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Stanford Encyclopedia of Philosophy
Supplement to Set Theory


Zermelo-Fraenkel Set Theory

Axioms of ZF

Extensionality:
xy[z(zx zy) x=y]
This axiom asserts that when sets x and y have the same members, they are the same set.

The next axiom asserts the existence of the empty set:

Null Set:
xy(y x)
Since it is provable from this axiom and the previous axiom that there is a unique such set, we may introduce the notation ‘Ø’ to denote it.

The next axiom asserts that if given any set x and y, there exists a pair set of x and y, i.e., a set which has only x and y as members:

Pairs:
xyzw(wz w=x w=y)
Since it is provable that there is a unique pair set for each given x and y, we introduce the notation ‘{x,y}’ to denote it.

The next axiom asserts that for any given set x, there is a set y which has as members all of the members of all of the members of x:

Unions:
xyz[zy w(wx & zw)]
Since it is provable that there is a unique ‘union’ of any set x, we introduce the notation ‘x’ to denote it.

The next axiom asserts that for any set x, there is a set y which contains as members all those sets whose members are also elements of x, i.e., y contains all of the subsets of x:

Power Set:
xyz[zy w(wz wx)]
Since every set provably has a unique `power set', we introduce the notation ‘(x)’ to denote it. Note also that we may define the notion x is a subset of y (‘x y’) as: z(zx  zy). Then we may simplify the statement of the Power Set Axiom as follows:
xyz[zy zx)

The next axiom asserts the existence of an infinite set, i.e., a set with an infinite number of members:

Infinity:
xx  &  y(yx {y,{y}}x)]
We may think of this as follows. Let us define the union of x and y (‘xy’) as the union of the pair set of x and y, i.e., as {x,y}. Then the Axiom of Infinity asserts that there is a set x which contains Ø as a member and which is such that, anytime y is a member of x, then y{y} is a member of x. Consequently, this axiom guarantees the existence of a set of the following form:
{Ø,   {Ø},   {Ø, {Ø}},   {Ø, {Ø}, {Ø, {Ø}}},   … }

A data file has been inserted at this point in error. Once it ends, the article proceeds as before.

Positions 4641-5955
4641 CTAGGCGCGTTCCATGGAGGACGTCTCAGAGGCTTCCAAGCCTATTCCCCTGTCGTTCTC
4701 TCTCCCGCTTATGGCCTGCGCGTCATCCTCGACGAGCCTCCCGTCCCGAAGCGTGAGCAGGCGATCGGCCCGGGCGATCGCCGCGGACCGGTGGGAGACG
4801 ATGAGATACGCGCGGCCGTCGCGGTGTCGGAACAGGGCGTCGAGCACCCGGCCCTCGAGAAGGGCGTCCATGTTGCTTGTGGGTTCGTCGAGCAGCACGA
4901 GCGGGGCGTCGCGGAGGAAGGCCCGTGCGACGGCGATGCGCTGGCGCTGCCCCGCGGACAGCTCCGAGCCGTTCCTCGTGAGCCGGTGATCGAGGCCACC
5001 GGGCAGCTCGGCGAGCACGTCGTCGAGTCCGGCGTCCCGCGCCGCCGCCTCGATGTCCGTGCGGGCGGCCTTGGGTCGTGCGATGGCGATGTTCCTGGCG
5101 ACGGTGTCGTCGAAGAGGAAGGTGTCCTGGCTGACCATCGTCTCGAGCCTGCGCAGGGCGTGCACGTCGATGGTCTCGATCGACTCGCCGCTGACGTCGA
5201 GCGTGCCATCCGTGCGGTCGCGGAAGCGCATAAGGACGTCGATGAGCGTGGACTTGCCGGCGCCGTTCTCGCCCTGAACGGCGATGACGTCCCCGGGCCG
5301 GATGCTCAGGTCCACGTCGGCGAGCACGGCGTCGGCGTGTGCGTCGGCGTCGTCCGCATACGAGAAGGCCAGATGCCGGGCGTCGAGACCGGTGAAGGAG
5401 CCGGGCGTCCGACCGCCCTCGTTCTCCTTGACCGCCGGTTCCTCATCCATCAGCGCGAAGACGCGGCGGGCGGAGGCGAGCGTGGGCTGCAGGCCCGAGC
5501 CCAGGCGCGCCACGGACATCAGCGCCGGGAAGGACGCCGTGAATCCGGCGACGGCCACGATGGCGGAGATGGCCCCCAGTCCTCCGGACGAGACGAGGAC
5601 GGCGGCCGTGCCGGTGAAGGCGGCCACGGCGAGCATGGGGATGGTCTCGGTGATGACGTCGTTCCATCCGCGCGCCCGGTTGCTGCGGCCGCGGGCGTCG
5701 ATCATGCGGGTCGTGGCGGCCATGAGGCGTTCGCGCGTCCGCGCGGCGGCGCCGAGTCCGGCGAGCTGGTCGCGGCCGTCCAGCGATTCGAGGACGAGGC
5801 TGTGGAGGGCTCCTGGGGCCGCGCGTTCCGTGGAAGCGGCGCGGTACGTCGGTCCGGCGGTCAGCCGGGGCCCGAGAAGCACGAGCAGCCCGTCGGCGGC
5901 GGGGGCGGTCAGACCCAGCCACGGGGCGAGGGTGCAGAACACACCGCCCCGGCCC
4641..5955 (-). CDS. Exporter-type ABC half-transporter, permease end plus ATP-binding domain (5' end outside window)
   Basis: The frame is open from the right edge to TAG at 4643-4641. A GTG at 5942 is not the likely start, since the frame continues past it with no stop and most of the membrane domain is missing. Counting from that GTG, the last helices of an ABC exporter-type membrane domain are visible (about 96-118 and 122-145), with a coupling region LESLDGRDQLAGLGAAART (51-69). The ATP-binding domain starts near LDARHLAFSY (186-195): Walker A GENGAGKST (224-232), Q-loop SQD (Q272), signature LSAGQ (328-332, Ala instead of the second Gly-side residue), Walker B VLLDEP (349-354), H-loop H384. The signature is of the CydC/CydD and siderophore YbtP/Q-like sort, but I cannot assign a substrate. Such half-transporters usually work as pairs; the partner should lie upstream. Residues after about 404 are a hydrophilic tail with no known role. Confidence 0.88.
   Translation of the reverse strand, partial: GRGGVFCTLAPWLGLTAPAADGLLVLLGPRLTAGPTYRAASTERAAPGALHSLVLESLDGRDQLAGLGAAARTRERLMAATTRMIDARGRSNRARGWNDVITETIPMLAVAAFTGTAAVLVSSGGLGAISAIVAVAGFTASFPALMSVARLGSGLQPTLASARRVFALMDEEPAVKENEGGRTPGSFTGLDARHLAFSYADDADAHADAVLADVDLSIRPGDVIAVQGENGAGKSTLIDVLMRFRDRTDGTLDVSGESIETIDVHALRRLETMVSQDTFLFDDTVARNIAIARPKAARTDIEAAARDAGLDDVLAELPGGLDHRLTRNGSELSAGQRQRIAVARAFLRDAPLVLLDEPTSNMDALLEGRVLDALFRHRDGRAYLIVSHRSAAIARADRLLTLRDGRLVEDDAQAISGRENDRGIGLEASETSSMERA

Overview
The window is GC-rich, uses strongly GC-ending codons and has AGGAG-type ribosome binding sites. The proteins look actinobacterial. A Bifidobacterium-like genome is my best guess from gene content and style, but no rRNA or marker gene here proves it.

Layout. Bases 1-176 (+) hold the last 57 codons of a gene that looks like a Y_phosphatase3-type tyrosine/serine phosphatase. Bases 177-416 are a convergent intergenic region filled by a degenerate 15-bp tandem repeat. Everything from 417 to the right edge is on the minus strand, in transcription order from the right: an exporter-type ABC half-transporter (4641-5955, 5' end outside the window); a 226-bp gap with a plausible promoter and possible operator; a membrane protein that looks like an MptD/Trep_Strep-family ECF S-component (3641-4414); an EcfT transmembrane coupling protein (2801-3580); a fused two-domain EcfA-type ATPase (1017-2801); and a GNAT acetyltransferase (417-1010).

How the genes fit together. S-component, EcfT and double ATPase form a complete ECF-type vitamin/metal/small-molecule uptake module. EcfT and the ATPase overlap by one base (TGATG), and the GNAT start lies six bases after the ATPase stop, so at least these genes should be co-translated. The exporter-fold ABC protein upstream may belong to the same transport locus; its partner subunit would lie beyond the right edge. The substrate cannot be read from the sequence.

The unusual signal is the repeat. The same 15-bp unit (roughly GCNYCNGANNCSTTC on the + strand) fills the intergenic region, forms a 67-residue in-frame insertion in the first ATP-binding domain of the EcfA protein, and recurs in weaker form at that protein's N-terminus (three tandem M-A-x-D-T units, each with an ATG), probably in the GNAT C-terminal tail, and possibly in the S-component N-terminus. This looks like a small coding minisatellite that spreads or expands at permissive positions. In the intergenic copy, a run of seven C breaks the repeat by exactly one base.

Notice that the second element, {Ø}, is in this set because (1) the fact that Ø is in the set implies that Ø {Ø} is in the set and (2) Ø {Ø} just is {Ø}. Similarly, the third element, {Ø, {Ø}}, is in this set because (1) the fact that {Ø} is in the set implies that {Ø} {{Ø}} is in the set and (2) {Ø} {{Ø}} just is {Ø, {Ø}}. And so forth.

The next axiom asserts that every set is ‘well-founded’:

Regularity:
x[xØ y(yx & z(zx zy))]
A member y of a set x with this property is called a ‘minimal’ element. This axiom rules out the existence of circular chains of sets (e.g., such as xy & yz & and zx) as well as infinitely descending chains of sets (such as … x3  x2  x1  x0).

The final axiom of ZF is the Replacement Schema. Suppose that (x,y,) is a formula with x and y free, and which may or may not have free variables z1,…,zk. Furthermore, let x,y, [s,r,] be the result of substituting s and r for x and y, respectively, in (x,y,). The every instance of the following schema is an axiom:

Replacement Schema:
z1zk[x!y(x,y,) uvr(rv s(su & x,y,[s,r,]))]
In other words, if we know that is a functional formula (which relates each set x to a unique set y), then if we are given a set u, we can form a new set v as follows: collect all of the sets to which the members of u are uniquely related by .

Note that the Replacement Schema can take you ‘out of’ the set u when forming the set v. The elements of v need not be elements of u. By contrast, the well-known Separation Schema of Zermelo yields new sets consisting only of those elements of a given set u which satisfy a certain condition . That is, suppose that (x,) has x free and may or may not have z1,…,zk free. Then the Separation Schema asserts:

Separation Schema z1zk[uvr(rv ru & x,[r,])]
In other words, if given a formula and a set u, there exists a set v which has as members precisely the members of u which satisfy the formula .

Copyright © 2002 by
Thomas Jech
jech@math.cas.cz

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First published: July 10, 2002
Content last modified: July 10, 2002